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The Republican Party's Road Back to Victory

The Republican Party's Road Back to Victory

By Peter Wehner - May 10, 2013

President Obama’s second term is off to a rocky start, but that should not obscure for Republicans the fact that their party is facing many well-documented problems. They include everything from campaign mechanics and overly long presidential primaries to changing demographics and mediocre candidates. But there’s something more fundamental at play. The GOP doesn’t have a compelling, or even a particularly identifiable, governing vision. That may be sufficient for a congressional party committed to blocking President Obama’s agenda, but it’s not sufficient for a national party that wants to once again win presidential elections.

So what should the Republican Party’s governing vision, its “narrative,” be? Answer: Become the party of reform and modernization.

The case for reform goes something like this: Our most important public institutions and programs -- everything from our entitlement system to our tax code and schools to our immigration system and energy policy – were designed for the conditions of the last century. They need to be upgraded to meet the challenges of this century.

The point isn’t to improve these programs for their own sake; it’s that these programs and institutions were designed to help people live better and more fulfilled lives. So when they become dysfunctional or unsustainable, it has damaging human consequences, especially on the middle- and lower-class.

If Republican leaders were to fully embrace a conservative reform agenda, it would address pressing national needs. It would position the GOP as forward looking, contemporary, and have appeal to swing voters. It would demonstrate a commitment to a brand of conservatism that is practical rather than narrowly ideological. And it contrasts well with today’s reactionary liberalism, by which I mean liberalism that opposes virtually every effort to reform institutions and programs that are sclerotic, outdated, and ineffective.

There are five obvious areas for Republicans to focus on, beginning with entitlement reform – most especially Medicare, the main driver of our debt crisis. Medicare is an insurance program designed in the mid-1960s that simply cannot keep up with 21st century health care needs. It is a massively inefficient system in part because of its fundamentally flawed subsidy structure. The solution is to replace the current system of beneficiary enrollment with patient-centered, market-oriented reforms that allow for much more adaptation, efficiency and reward innovations – all things that will improve quality and reduce costs.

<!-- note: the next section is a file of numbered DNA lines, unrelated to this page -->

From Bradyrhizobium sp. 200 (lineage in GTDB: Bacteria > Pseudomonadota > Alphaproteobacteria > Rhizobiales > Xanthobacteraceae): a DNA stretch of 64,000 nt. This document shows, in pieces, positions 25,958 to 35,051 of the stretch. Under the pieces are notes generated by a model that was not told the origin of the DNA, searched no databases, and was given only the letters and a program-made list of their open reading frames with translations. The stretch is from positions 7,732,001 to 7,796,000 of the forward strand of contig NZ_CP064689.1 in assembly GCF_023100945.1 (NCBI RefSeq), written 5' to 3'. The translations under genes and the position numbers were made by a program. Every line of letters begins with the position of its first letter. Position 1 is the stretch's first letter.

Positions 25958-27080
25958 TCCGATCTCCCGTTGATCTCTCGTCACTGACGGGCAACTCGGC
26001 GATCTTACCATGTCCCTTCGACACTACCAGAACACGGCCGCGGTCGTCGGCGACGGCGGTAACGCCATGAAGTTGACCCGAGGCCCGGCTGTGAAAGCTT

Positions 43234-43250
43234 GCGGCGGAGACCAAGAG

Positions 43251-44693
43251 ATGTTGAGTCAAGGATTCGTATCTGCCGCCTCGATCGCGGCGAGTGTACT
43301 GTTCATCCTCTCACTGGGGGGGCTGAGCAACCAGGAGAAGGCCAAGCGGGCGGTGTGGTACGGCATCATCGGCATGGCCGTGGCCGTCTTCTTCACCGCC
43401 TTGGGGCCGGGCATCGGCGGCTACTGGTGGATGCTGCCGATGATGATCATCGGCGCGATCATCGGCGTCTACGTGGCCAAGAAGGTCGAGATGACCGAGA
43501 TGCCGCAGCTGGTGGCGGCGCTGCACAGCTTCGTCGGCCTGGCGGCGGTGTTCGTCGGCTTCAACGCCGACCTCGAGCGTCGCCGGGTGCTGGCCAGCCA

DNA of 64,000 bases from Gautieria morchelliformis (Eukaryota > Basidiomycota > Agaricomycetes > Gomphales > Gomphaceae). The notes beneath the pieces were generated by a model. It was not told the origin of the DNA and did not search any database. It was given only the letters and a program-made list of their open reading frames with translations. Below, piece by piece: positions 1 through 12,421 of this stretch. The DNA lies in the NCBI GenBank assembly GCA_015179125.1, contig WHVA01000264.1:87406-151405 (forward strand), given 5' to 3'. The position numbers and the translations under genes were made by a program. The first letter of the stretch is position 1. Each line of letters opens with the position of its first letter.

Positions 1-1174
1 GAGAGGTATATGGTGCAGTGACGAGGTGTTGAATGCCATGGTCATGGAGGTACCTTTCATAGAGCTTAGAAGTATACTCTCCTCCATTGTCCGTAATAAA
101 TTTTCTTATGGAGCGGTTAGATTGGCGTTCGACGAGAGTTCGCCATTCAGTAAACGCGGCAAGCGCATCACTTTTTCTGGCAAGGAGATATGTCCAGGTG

Republicans can point out that this approach has worked extremely well with prescription drugs, where costs are nearly 40 percent less than anticipated. The GOP should also champion reforms in the medical-liability system in order to curb frivolous lawsuits that drive up costs.

A second area Republicans should focus on is reforming our tax code, which is bewilderingly complicated, costs taxpayers hundreds of billions of dollars and billions of hours each year to solve, and inhibits economic growth. Our global competitors have modernized their tax code in ways that give them a significant competitive advantage over America. Our aim should be to replace the current tax code with one that encourages innovation and investment. The way to achieve those things is to broaden the base by closing loopholes and deductions and lowering and consolidating tax rates. The result will be significantly stronger economic growth and job creation.

Our immigration system, like Medicare, was designed nearly a half-century ago and is utterly disconnected from the needs of a modern economy. We’re doing a rotten job of everything from selection to assimilation. It’s long past time we move away from a bias from “family reunification” (which has been the organizing principle of our immigration policy for generations) to high skill workers. We need explicit civics and assimilation requirements. We should continue to use the most advanced technology to improve border security and biometric verification. And we should provide an attainable, if arduous, path to legal status and eventual citizenship.